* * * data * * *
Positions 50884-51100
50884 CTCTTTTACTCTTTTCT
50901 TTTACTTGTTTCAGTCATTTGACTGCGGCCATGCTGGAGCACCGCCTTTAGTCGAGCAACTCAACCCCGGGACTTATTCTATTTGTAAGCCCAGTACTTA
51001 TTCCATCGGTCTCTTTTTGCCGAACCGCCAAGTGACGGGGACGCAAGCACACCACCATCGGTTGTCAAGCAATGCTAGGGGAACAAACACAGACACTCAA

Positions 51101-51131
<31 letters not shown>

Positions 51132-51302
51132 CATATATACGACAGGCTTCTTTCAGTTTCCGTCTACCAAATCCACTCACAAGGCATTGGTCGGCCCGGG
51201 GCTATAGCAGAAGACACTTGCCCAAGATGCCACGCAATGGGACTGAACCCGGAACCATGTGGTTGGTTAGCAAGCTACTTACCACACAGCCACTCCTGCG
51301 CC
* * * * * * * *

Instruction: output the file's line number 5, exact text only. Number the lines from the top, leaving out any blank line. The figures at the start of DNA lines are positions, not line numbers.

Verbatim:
Positions 51101-51131